THE WALLS are starting to close in a little on Phil Neville as he faces his first mini-crisis as manager of England’s Women. After a poor run of results, Neville reacted badly to increased scrutiny of his methods by the media, lashing out at journalists and developing something of a siege mentality.
Neville, according to Suzanne Wrack of The Guardian, just cannot take criticism. “Sometimes, it can feel like Phil Neville is speaking a different language,” said Wrack. He described the two performances against Brazil and Portugal as “outstanding”, which few scribes would have agreed with. Wrack noted that Neville’s team struggled to beat Portugal, despite the fact that England have one of the wealthiest, most invested set-ups in the world of women’s football.
Neville insisted he had read some “shocking reports” recently and confronted one journalist who supposedly called for his head. “You wanted me sacked didn’t you?”.
One gets the feeling that Neville is not popular, perhaps because there is an air of arrogance about some of the players from his generation. Luke Edwards of the Daily Telegraph said Neville needs to be told how ridiculous he looks when reacting to criticism, describing him as “remarkably thin-skinned”.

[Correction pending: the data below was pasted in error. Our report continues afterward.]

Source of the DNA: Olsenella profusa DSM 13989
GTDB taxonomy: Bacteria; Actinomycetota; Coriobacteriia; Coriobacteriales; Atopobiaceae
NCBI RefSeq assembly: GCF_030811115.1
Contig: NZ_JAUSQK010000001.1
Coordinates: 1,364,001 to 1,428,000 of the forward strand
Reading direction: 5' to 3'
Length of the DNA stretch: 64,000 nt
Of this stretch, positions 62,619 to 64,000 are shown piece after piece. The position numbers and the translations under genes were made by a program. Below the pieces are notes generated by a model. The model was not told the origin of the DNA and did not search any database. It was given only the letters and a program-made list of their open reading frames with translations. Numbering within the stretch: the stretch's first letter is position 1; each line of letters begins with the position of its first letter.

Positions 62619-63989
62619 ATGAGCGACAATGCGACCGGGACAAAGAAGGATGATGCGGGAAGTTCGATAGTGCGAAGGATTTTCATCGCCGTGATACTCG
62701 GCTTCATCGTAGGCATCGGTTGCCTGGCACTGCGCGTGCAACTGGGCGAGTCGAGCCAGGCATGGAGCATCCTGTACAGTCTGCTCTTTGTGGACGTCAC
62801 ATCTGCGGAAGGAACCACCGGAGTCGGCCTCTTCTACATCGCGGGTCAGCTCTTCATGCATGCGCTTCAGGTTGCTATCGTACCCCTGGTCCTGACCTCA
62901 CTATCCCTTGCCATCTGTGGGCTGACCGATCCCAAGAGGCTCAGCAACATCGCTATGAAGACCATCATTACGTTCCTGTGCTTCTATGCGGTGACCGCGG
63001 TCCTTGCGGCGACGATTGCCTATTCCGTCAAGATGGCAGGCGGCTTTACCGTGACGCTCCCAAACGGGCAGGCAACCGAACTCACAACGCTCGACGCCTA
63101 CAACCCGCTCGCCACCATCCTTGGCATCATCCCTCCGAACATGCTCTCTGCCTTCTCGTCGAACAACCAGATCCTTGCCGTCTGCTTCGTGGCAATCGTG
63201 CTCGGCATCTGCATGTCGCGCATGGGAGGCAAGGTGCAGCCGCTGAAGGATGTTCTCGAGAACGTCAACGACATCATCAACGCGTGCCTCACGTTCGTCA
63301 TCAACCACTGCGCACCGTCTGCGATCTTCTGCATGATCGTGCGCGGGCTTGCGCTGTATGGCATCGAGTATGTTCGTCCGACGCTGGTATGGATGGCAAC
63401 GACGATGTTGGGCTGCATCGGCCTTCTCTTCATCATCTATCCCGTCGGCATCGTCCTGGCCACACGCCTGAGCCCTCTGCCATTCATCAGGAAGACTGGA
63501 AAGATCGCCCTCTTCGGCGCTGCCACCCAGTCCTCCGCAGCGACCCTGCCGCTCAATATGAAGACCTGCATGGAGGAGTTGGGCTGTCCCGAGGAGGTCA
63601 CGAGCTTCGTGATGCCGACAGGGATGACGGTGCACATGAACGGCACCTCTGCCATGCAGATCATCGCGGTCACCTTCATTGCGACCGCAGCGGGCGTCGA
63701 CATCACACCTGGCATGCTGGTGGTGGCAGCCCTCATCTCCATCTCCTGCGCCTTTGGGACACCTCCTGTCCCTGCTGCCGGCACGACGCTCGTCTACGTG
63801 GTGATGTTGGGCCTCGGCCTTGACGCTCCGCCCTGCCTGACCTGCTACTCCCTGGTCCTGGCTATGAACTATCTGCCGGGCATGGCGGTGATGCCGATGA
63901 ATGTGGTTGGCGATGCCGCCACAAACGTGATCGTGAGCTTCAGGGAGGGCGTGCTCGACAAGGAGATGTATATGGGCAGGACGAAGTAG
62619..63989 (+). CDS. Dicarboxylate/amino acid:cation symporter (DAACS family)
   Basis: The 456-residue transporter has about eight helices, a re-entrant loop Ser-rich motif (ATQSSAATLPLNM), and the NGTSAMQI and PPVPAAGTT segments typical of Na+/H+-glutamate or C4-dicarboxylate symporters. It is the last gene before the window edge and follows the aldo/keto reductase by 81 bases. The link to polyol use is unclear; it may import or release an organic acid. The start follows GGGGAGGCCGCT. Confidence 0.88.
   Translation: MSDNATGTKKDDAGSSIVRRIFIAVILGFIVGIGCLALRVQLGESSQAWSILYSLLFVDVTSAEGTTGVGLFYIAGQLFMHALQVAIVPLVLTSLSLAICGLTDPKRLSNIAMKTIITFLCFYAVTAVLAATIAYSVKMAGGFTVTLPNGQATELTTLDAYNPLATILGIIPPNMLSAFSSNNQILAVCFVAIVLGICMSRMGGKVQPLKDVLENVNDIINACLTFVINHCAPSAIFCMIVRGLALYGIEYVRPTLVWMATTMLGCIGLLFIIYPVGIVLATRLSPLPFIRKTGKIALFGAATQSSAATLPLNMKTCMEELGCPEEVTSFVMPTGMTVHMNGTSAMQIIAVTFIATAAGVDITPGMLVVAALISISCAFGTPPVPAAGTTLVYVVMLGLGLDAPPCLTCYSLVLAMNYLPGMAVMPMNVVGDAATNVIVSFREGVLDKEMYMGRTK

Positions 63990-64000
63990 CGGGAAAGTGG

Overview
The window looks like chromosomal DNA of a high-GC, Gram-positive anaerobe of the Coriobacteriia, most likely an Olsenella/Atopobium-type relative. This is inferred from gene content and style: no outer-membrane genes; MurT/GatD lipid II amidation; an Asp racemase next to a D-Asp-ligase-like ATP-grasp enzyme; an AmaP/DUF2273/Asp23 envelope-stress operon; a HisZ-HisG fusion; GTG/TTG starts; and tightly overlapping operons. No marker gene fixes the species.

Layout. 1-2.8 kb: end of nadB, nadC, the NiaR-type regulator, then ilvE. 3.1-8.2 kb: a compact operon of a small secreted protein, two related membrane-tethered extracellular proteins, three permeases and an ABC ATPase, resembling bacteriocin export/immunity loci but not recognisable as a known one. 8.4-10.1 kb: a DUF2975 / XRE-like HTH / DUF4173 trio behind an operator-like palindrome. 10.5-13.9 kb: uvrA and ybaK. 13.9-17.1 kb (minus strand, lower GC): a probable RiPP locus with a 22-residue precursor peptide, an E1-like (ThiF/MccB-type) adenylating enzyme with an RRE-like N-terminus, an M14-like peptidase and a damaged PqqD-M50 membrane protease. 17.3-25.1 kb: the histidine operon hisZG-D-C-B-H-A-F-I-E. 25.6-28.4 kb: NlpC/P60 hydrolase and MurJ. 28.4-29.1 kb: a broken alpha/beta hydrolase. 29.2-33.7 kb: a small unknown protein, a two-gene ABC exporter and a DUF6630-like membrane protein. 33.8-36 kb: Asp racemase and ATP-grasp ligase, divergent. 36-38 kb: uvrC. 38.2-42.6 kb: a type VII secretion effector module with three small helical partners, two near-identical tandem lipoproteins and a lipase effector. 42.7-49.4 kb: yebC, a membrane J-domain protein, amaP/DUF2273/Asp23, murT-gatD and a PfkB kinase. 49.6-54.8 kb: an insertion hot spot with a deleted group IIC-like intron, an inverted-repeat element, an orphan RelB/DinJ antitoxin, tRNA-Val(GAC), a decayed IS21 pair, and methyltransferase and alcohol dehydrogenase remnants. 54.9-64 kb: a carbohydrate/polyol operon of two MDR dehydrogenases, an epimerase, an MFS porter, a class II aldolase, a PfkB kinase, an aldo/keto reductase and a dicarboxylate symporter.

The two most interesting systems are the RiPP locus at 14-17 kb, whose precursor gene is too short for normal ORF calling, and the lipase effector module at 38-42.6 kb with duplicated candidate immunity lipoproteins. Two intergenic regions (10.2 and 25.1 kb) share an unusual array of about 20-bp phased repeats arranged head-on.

Molly Hudson of The Times highlighted England’s shortcomings and the high number of goals conceded from crosses. Neville, she said, “faced sustained criticism for the defensive errors and concentration lapses.”
Neville said England are getting punished for every mistake, but 90 Minutes’ Jamie Spencer believes England’s women deserve a better manager. There are suggestions of inflexibility – “the system is non-negotiable” – and of a deteriorating relationship with the media. He’s happy with the direction the team is taking, but at the moment, that direction is downwards, said Spencer, who concluded, “Phil Neville has had his time and the gig is up”.
That may sound a little dramatic, given Neville has a win rate of 55.6% and is currently between tournaments, but his comment that things will perhaps improve at the next big competition didn’t fill people with confidence, given that will be in 2021.
Neville told The Guardian that he would leave the Lionesses if it was the right thing to do, but does not consider that he’s vulnerable at the moment. At the same time, he points the finger at the media and the gradual move towards the men’s game in terms of the way journalists operate. “There is real criticism and real praise, but nothing in between”.